Full Circle: The End of the Beginning by Michael “Hawk” Spisak (Review By Julie)

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***Review From Julie  from The Nerd Girl Page***

I received this book from the author in exchange for a review.

The author, Michael Hawk Spisak describes Full Circle: The End of the Beginning as a devastating introspective into Native American culture and ceremony, spirituality, humanity, and society at large. The story is told from the perspective of Jackson Thermal, a white/Native American mixed blood.

In his acknowledgement, the author is intentionally banal and hoping to “piss off” and “offend” his readers. This is followed by a 12-page introduction that I would describe as an angry diatribe that presents biased opinion as the absolute truth that the reader is too misguided to have previously known. If the author’s extremist views haven’t “pissed” you off at this point, you might be tempted to continue reading this book. The introduction did northing to make me care about the author’s point of view or give me reason to accept the veracity of his statements, and his story did nothing to make me care about his characters or what happens to them.

There are many reasons I didn’t enjoy reading this book:

The plot rambles disjointedly–from a spiritual gathering in which Jackson participates but seems to think has become insincere to disjointed conversations with the one person Jackson seems to think is worthy of his respect. The angry internal conversations and commentary become tiresome. It wasn’t clear how Jackson and his varied companions, who seem to be unemployed, are able to afford their cross-country travel, endless cigarettes let alone food. Most of the characters are underdeveloped and their motivation and involvement is unclear.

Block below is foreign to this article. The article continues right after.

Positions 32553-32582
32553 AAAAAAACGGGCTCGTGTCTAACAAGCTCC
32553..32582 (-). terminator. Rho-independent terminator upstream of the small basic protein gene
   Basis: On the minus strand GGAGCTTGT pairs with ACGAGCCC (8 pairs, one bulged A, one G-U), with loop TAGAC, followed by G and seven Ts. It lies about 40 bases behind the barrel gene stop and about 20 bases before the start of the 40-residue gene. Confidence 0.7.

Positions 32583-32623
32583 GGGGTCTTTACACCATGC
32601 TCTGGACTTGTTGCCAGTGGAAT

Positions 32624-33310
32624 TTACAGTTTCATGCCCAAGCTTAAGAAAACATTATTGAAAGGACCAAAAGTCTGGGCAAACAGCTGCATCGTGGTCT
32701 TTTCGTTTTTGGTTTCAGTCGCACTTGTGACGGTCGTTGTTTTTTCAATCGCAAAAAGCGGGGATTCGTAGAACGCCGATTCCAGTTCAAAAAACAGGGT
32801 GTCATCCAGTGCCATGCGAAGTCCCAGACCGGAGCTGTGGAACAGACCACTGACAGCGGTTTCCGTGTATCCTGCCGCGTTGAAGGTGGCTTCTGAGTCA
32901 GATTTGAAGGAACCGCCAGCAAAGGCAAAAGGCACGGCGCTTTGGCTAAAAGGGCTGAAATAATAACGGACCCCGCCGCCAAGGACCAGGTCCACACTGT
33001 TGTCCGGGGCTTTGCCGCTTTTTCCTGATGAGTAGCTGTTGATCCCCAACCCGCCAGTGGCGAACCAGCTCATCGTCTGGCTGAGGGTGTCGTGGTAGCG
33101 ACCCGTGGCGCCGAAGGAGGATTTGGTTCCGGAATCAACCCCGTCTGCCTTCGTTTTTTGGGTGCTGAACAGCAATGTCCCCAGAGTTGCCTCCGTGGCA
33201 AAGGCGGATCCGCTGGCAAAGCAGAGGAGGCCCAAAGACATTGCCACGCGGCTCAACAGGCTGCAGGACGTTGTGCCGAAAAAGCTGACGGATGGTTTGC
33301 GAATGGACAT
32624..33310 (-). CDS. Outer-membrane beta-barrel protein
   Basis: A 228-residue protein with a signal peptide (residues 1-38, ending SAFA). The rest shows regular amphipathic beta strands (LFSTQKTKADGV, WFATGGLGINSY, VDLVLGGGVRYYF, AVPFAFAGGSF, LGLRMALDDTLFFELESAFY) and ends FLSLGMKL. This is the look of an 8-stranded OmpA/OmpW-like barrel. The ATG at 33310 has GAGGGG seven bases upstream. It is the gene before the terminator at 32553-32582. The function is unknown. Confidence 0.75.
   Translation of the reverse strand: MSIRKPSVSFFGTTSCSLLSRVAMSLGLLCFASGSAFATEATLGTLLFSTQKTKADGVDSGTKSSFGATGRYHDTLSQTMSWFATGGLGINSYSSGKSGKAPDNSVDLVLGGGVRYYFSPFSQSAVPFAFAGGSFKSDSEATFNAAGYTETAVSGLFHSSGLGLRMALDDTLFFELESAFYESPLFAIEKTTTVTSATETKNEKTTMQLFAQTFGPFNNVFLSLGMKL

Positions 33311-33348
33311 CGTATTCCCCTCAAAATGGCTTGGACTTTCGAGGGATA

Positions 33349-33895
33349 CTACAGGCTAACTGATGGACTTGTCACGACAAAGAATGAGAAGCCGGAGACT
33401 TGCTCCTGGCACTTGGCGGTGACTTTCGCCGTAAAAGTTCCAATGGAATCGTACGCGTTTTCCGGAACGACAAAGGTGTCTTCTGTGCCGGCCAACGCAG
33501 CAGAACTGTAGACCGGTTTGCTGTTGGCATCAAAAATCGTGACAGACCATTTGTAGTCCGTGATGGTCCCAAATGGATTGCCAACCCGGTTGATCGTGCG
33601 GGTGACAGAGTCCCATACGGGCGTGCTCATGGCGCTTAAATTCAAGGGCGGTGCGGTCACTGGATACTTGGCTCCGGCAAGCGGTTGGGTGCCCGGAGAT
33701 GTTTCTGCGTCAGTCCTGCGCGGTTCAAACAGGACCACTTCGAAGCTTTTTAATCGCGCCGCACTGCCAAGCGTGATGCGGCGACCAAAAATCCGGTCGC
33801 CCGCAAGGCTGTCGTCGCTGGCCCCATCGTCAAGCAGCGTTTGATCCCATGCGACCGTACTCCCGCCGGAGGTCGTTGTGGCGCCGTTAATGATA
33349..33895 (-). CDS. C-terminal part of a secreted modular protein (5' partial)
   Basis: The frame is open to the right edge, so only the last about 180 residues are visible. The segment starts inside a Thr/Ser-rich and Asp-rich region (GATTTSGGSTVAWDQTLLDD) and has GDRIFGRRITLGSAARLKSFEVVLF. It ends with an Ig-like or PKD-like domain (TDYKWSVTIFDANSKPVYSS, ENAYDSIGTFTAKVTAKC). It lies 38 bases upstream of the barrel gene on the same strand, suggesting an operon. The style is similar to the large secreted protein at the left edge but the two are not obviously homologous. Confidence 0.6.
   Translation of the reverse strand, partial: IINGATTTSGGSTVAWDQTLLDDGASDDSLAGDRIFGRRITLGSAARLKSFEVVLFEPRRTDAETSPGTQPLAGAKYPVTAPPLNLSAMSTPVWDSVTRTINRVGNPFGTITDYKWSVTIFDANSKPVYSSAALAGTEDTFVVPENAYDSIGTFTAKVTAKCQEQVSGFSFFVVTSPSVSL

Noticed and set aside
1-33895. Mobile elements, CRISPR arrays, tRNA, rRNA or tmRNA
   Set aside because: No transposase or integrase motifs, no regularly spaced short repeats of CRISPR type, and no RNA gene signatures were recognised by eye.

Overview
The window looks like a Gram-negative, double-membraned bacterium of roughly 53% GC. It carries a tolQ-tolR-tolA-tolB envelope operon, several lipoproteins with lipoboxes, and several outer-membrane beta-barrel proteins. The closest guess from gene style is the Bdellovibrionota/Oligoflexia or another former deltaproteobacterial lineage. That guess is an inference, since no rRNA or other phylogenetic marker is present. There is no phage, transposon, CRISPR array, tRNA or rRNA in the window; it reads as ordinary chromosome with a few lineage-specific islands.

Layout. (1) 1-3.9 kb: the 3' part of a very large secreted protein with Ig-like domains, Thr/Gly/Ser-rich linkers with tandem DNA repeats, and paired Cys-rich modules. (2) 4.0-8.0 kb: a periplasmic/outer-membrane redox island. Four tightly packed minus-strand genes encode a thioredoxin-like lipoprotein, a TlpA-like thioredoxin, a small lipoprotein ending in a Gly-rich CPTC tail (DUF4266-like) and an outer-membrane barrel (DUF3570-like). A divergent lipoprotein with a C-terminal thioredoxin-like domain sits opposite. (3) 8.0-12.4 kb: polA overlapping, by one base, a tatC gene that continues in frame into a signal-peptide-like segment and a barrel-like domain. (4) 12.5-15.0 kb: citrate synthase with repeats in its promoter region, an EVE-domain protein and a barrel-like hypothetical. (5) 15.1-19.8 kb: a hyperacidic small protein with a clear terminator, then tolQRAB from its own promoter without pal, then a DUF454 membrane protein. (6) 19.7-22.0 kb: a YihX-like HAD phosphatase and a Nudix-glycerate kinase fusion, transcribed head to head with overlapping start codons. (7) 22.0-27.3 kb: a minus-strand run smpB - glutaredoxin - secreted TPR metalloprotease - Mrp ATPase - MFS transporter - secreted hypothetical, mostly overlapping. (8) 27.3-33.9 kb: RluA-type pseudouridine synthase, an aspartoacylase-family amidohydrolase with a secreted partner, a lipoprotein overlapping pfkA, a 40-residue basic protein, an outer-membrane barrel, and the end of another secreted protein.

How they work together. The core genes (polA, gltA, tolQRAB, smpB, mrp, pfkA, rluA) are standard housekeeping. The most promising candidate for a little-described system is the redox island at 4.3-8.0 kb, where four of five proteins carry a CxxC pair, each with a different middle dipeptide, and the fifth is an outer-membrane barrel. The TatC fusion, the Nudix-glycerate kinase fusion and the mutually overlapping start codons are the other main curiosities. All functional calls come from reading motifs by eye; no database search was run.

There were too many grammatical and typographical errors throughout the book. The title was misspelled on the copy of the book I received.

In an effort to make Jackson’s life pitiable, the author overplayed his backstory. Instead of sticking with one or two bad childhood experiences (i.e., abusive foster parents), the author throws in so many horrible events that it becomes unbelievable. After reading about Jackson abusing alcohol, mistreating animals and using women as a result of his unfortunate childhood, I had hope that Jackson and the story would redeem itself by becoming a hero’s journey. I had hoped that there would be a tie into the spiritual event at the beginning of the boo–like Jackson was going to overcome his trials. Sadly, the I then met Mandy, one of the women Jackson uses. Mandy, describes Jackson as “a borderline sociopath with a severe case of PTSD, fueled by homicidal tendencies.” Mandy was right. Jackson’s true path is only to systematically and sadistically exact revenge for atrocities committed as Europeans began colonizing the Americas.

While I understand the author’s point of view, the angry, biased presentation of his message didn’t enlighten me or inspire me to research the topic more. There are many good books about Imperialism and the impact on Native Americans that I would recommend over this work of fiction.

***this review was done in conjunction with Nerd Girl Official. For more information regarding our reviews please visit the fansite: www.Facebook.com/NerdGirl.ng***

  • Emilia

    Wow! There is a better way of getting the message and your story out there, it shouldn’t be by pissing off the readers. Thanks for the review.

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